His was a sporting family. Jack’s paternal grandfather was one of the founding fathers of Fr Horgan’s Boxing Club back in Cork. His dad acted as physio for some of the Brighton youth teams. First-team players like Kieran O’Regan and the late Paul McCarthy became regular visitors to the house for Sunday roasts.

Shane Duffy: Republic of Ireland defender will relish the challenge in the Premier League. Photograph: Jordan Mansfield/Getty Images
Shane Duffy: Republic of Ireland defender will relish the challenge in the Premier League. Photograph: Jordan Mansfield/Getty Images

Both were players Jack, and Brighton fans in general, rated highly: “Paul was solid as a rock. He literally never had a bad game. Kieran was a great player too. He had real energy.”

Jack played three times for Ireland U-21s, including a match against England when he turned down Alan Shearer’s offer to swap shirts.

“He was at Southampton then and I knew him a bit already from various youth matches. I said ‘You’re okay, Al’. I think he was a little offended!”

The Irish connection to Brighton was very real back then.

“Yeah, with people like me around, lads from Northern Ireland, apprentices, some of the six-a-side games in training would be Ireland versus the rest. Pulling on the shirt for my hometown club, and pulling on the shirt for Ireland with my mam and dad and family there as the national anthem played, were two very special, proud moments.”

The Irish community itself, though, is not as evident now as it used to be. Brighton is a different kind of place now. Or, as Jack puts it, “the melting pot has well and truly melted”. The Amex on match day has become the place where he and old school friends meet and catch up.

One of those friends is James Grimes, whose parents came to Brighton from Co Longford. He lives and works in London now, but can still get from his front door to his seat at the Amex in less than an hour. Having followed Brighton for almost 50 years, he has seen several Irish players represent his hometown. So who was the greatest?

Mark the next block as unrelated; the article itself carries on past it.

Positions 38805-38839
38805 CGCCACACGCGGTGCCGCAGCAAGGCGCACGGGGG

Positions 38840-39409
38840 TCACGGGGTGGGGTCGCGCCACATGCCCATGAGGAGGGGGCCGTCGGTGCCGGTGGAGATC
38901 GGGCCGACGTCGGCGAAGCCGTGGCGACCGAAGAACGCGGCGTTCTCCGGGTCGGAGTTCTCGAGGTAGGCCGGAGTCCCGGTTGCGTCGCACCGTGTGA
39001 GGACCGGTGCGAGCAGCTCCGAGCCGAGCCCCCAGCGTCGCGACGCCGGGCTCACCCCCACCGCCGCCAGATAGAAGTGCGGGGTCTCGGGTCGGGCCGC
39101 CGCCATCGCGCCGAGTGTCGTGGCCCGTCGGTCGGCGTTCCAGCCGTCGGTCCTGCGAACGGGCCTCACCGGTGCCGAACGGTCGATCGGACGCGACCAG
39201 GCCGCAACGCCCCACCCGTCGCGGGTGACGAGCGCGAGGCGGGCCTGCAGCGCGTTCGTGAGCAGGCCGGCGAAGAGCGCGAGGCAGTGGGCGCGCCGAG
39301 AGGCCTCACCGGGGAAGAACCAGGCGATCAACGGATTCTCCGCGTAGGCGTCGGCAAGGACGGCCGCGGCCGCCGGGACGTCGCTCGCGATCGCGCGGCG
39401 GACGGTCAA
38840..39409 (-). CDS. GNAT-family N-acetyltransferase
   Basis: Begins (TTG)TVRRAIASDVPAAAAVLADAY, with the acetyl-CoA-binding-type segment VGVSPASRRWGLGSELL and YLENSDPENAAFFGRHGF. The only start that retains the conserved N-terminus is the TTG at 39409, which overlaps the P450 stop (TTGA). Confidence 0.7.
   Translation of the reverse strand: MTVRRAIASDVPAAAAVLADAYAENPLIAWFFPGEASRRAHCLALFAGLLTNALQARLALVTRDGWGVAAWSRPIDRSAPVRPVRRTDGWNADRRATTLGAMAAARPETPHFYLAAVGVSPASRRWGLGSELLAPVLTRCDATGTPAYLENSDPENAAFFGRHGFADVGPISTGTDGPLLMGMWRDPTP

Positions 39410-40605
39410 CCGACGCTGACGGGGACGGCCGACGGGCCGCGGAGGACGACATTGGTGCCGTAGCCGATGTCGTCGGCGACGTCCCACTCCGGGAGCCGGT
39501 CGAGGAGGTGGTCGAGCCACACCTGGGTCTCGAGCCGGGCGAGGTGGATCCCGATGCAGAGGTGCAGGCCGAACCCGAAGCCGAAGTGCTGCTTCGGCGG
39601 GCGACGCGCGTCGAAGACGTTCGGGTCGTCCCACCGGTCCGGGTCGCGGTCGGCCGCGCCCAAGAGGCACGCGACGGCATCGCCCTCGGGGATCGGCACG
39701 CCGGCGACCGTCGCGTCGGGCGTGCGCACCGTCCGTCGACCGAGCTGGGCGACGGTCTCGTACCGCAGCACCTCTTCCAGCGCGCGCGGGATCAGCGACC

“Mark Lawrenson,” he replies with barely any hesitation. “It was odd. He looked like a bag of bones. It was like Shaggy from Scooby Doo was out there playing for Brighton. He was lethargic almost. But what a player!”

Childhood hero

And the greatest day? For James, this was the 1983 FA Cup semi-final, a 2-1 win over Sheffield Wednesday in which another Irish international, Michael Robinson, scored.

Brighton went on to draw the final 2-2 with Manchester United. It was Robinson who knocked Kevin Moran off the ball in extra time of the final at Wembley to set up Scottish striker Gordon Smith for the chance to win the game, a moment immortalised in the television commentary line “And Smith must score”.

He didn’t, of course. Gary Bailey saved and a United squad featuring Moran, Frank Stapleton (who was to wind up his playing career at Brighton) and Ashley Grimes won the replay 4-0. As well as Robinson, Tony Grealish and Gary Howlett also played for Brighton in both games and Gerry Ryan was a substitute.

Michael Robinson was Jack Dineen’s childhood hero. He remembers glory nights at the old Goldstone Ground during that cup run with Robinson “full of running, strong, with a trick or two. He could cross a ball too and made it look easy, which it isn’t”.

Mark Lawrenson: “It was odd. He looked like a bag of bones. It was like Shaggy from Scooby Doo was out there playing for Brighton. He was lethargic almost. But what a player!,” recalls long-time fan James Grimes.
Mark Lawrenson: “It was odd. He looked like a bag of bones. It was like Shaggy from Scooby Doo was out there playing for Brighton. He was lethargic almost. But what a player!,” recalls long-time fan James Grimes.

Then there is the one that got away. Roy Keane was all set for a trial at Brighton as a teenager, arranged by Paul McCarthy, his old Rockmount team-mate. The trial was cancelled on the day before he was due to travel from Cork. Brighton had heard that Keane was too small to make it as a pro.